The answer will give you insight into how much work the car’s done in its lifetime – but is it really something to make or break a deal?
The answer is…yes! Mileage gives you an indication of how much distance the car has done, compared with its age. While it isn’t the only aspect that you’ll look at, it’s good to know what ideal mileage is on a used car, so that you have a guideline to work from.
As with any asset, general wear and tear happens on cars over time. Vehicles that are used more frequently at longer distances will reach their mileage replacement indicators earlier than others. It’s helpful to understand the “mileage” that certain parts of the car have. Here are some recommended replacement milestones (remember, these are just guidelines based on a healthy, well-maintained vehicle):
- Tyres: 30 000 – 35 000kms
- Brake pads: 30 000 - 35 000kms
- Shocks: 50 000 – 60 000kms
- Cam/timing belt: 70 000 – 100 000kms
- Major service: Every 15 000kms
When you’re assessing a second-hand car that you want to buy, a pertinent question would be whether these items have been replaced at the appropriate times, and whether the seller has got proof of this. Parts that are not replaced when necessary, cause other mechanical issues if neglected over time. So, it’s important that you have evidence that the seller has maintained the vehicle well. For instance, if they’re selling a car that has a mileage of 80 000kms but they’ve never replaced the brakes, clutch or tyres, it’s a red flag. This means that even though the mileage may be relatively low for the age of the car, it hasn’t been looked after; which could mean trouble for you and loads of spend down the line.
Ideally, you’d like to buy a second-hand car at the lowest possible mileage for its use. Between 10 000 – 15 000km is acceptable for a car that’s one year old. You can do the maths and work it out from there. So, a car that’s 10 years old shouldn’t have more than 100 000 – 150 000 kms on the clock.
It’s also important to consider what the car is used for. Bakkies and four-wheel drives like the Toyota Fortuner or the VW Amarok are generally used for long-haul drives, so may have a higher mileage than smaller cars of the same age, but they are built to handle distance, so they tend to wear down a little slower than other cars. Diesel vehicles also have more mileage capacity than petrol cars. You’ll also need be aware of a car with incredibly low mileage for its age – this could mean that either it’s been sitting somewhere and neglected (cars that seldom get onto the road get mechanical issues from lack of use), or because the odometer has been tampered with.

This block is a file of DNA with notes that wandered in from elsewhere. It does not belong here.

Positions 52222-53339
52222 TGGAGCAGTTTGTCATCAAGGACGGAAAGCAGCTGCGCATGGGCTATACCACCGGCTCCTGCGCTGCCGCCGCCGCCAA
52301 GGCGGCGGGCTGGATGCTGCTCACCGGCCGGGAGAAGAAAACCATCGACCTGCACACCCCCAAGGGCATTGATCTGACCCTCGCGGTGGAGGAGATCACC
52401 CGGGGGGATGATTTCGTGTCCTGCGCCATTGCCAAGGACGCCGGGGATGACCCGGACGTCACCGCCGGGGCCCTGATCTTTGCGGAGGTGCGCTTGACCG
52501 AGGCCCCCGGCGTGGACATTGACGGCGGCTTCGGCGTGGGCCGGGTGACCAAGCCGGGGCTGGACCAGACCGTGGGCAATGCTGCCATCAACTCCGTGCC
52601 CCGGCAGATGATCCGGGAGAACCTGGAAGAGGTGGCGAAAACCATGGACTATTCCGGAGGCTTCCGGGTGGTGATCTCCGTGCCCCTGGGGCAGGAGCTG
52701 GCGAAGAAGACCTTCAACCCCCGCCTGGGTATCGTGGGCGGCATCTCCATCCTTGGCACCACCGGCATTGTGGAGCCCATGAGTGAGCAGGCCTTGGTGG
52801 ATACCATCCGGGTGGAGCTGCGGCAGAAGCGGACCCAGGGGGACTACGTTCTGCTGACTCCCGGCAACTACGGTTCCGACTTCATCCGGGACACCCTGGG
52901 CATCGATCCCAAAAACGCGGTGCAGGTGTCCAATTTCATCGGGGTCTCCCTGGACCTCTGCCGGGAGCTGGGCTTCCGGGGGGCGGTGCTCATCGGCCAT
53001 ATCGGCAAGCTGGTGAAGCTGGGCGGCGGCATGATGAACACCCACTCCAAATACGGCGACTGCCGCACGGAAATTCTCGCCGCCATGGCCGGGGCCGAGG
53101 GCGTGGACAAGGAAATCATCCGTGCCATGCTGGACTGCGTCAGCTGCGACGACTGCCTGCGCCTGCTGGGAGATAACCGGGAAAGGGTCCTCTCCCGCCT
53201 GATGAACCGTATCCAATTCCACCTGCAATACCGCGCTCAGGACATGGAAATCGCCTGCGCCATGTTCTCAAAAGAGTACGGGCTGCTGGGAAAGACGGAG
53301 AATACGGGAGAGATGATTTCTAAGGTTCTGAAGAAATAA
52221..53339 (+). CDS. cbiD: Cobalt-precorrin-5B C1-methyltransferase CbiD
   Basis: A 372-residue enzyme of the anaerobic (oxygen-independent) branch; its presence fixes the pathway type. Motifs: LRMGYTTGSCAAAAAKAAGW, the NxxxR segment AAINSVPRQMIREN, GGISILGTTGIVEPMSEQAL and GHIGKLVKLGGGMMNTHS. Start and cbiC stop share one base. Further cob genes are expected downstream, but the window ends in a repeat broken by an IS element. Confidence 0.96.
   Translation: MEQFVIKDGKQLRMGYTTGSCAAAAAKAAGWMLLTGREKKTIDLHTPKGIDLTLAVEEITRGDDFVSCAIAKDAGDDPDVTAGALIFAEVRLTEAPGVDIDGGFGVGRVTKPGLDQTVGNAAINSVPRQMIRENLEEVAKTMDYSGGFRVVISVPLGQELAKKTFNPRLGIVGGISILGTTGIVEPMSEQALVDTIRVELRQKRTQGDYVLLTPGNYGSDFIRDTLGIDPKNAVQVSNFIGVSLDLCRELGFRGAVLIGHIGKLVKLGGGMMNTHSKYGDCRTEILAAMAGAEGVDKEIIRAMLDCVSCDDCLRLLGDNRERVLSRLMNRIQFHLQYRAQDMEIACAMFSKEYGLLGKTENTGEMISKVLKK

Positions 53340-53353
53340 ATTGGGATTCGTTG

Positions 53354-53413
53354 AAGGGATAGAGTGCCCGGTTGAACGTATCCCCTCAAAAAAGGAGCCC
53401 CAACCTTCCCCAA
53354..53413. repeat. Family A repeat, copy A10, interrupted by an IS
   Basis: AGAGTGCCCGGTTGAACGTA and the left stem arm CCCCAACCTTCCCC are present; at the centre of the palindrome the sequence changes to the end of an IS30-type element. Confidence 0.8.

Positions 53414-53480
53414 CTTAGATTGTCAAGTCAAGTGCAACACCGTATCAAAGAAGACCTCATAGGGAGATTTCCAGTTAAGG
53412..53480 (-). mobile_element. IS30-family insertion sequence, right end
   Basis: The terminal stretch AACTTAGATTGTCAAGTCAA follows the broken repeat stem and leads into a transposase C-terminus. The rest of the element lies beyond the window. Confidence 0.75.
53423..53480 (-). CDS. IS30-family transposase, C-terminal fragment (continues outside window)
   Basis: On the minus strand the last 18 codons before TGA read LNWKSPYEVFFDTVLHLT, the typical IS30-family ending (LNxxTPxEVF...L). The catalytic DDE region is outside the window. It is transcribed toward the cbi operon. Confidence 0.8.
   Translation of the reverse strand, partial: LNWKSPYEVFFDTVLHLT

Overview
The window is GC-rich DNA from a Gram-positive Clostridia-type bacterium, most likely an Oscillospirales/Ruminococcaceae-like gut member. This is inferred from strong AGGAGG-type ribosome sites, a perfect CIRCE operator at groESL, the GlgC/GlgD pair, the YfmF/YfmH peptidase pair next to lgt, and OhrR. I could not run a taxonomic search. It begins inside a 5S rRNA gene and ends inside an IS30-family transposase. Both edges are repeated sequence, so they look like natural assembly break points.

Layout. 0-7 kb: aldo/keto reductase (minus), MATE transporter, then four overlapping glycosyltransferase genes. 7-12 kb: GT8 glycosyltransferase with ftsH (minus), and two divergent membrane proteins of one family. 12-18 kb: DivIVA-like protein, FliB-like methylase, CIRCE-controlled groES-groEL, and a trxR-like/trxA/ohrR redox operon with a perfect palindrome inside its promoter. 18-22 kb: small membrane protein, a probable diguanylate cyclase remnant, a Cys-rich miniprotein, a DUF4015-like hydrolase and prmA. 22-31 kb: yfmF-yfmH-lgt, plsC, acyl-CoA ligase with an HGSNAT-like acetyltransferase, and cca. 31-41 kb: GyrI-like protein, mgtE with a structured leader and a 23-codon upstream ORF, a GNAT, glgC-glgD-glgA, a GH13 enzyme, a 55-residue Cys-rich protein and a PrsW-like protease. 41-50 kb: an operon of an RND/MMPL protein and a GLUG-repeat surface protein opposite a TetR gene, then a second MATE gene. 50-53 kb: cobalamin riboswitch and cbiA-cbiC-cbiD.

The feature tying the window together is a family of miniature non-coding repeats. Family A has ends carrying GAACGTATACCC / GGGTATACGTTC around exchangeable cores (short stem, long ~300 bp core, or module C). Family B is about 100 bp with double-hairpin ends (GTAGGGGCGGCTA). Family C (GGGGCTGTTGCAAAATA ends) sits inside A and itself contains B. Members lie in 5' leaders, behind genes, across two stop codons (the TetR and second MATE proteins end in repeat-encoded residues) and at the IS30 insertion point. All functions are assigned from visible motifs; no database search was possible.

Keep this all in mind when looking at the model and the mileage of the car you want to buy. You’ll need to cross-check this information with the number of owners and what the car was used for, but about 10 000 – 15 000kms per year of age is a good place to start.
This is a tricky question to answer, because a car that’s well looked after could have a higher mileage but still be in excellent condition in all the ways that matter. Generally speaking though, cars start to show signs of age at around 60 000km if they’ve been handled well. But the higher the mileage the more you’re going to fork out for maintenance in the long run. So really what it comes down to is what you’re willing to pay for. You can get a lower mileage vehicle and pay a bit more, or you can buy a cheap second-hand car with high mileage and pay for maintenance.
They’re not mutually exclusive. A car’s age gives you and indication of what a reasonable mileage is. As mentioned, about 10 000 – 15 000kms per year is an acceptable range. What may help your decision is whether or not you need the bank to finance your purchase. Most banks will not approve a loan for a car that’s older than 8 years - so no matter the mileage, if you want to buy a car on HP you’ll need to find a younger model.
After doing a little research, we found that the most search for brands of used cars continue to be Toyota, Volkswagen and BMW, with the Toyota Hilux being SA’s most desired used car model in 2020, followed by the Volkswagen Golf and the Mercedes-Benz C-Class.
However, the popular hatchback still offers the most value for money for every-day drivers. These include the Volkswagen Polo and Golf, as well as the BMW 3 Series. This is generally because hatchbacks offer fuel efficiency, quality build and style, along with affordability. They’re dependable, practical vehicles that are great to nip around town in, and although they’re smaller cars they certainly don’t lack in performance. Newer models also come with all the bells and whistles, so you really want for nothing. Hatchbacks also have great resale value, for the same reasons, so they make fantastic options when for used car purchases.
We hope this article helped you. When it comes to buying a pre-loved car, the bottom line is that you want the lowest mileage for the latest year model at your price point.